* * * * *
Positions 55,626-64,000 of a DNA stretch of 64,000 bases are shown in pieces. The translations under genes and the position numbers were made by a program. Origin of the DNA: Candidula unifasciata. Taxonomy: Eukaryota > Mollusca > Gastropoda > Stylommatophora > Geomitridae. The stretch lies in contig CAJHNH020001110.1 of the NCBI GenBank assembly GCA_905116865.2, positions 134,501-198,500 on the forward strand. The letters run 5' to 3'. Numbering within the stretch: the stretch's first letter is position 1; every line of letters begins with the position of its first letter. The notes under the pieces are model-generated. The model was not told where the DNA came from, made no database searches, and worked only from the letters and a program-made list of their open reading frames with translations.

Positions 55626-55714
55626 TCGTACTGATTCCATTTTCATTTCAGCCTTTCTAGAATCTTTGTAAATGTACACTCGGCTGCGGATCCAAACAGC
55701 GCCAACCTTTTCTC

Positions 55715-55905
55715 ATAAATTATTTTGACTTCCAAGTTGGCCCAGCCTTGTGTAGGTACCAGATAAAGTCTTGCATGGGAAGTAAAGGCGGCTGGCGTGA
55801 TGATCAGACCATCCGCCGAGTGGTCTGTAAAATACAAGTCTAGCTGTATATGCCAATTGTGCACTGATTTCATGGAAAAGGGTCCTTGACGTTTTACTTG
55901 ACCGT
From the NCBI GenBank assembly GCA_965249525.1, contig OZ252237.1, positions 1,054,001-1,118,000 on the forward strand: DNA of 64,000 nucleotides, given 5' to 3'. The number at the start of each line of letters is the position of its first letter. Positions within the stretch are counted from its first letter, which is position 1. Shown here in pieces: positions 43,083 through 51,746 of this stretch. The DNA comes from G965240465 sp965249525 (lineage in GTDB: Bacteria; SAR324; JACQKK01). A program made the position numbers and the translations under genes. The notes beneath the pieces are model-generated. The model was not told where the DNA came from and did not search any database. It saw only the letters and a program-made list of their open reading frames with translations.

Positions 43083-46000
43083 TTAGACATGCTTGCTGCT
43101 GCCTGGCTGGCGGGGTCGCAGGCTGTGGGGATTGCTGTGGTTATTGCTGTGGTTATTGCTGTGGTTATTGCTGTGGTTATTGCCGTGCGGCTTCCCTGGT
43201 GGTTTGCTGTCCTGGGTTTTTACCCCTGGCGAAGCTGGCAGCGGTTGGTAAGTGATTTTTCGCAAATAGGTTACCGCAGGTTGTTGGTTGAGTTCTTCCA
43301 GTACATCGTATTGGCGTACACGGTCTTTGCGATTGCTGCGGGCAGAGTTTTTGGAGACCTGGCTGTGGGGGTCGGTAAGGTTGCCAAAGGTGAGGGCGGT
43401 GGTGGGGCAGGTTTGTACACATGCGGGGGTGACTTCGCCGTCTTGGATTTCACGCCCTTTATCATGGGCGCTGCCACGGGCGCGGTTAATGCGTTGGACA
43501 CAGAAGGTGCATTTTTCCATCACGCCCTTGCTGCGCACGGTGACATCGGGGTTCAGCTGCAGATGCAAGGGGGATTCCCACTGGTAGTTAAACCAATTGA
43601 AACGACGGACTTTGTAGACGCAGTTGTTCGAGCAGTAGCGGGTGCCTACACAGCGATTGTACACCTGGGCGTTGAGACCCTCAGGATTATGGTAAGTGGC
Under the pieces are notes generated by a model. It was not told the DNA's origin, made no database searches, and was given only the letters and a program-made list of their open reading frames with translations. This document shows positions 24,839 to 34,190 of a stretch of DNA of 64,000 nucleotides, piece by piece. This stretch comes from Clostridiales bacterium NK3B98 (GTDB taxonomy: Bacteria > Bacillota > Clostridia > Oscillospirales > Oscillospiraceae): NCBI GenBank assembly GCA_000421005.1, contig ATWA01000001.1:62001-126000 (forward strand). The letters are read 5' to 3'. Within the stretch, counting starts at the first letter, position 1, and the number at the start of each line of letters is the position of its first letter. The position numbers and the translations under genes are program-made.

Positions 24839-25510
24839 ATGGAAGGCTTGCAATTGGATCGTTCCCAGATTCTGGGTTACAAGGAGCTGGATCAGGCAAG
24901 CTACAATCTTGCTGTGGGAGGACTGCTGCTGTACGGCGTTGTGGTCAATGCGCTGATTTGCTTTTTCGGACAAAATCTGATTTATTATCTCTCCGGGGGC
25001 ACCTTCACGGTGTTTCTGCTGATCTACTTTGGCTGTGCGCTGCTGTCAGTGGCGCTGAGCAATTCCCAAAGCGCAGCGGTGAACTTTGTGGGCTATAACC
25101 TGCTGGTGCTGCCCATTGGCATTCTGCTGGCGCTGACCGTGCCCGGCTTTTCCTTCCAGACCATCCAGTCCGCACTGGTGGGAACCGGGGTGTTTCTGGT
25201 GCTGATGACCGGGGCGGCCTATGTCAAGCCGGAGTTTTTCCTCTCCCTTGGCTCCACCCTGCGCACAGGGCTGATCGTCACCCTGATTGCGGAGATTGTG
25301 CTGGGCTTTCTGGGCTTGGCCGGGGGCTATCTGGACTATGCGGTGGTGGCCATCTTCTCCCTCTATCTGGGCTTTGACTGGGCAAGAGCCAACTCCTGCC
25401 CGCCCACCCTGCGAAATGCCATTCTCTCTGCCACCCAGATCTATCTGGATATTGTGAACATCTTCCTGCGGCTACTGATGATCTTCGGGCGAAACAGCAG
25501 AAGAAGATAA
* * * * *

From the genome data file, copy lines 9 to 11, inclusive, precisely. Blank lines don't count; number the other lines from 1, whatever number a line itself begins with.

From the NCBI GenBank assembly GCA_965249525.1, contig OZ252237.1, positions 1,054,001-1,118,000 on the forward strand: DNA of 64,000 nucleotides, given 5' to 3'. The number at the start of each line of letters is the position of its first letter. Positions within the stretch are counted from its first letter, which is position 1. Shown here in pieces: positions 43,083 through 51,746 of this stretch. The DNA comes from G965240465 sp965249525 (lineage in GTDB: Bacteria; SAR324; JACQKK01). A program made the position numbers and the translations under genes. The notes beneath the pieces are model-generated. The model was not told where the DNA came from and did not search any database. It saw only the letters and a program-made list of their open reading frames with translations.

Positions 43083-46000
43083 TTAGACATGCTTGCTGCT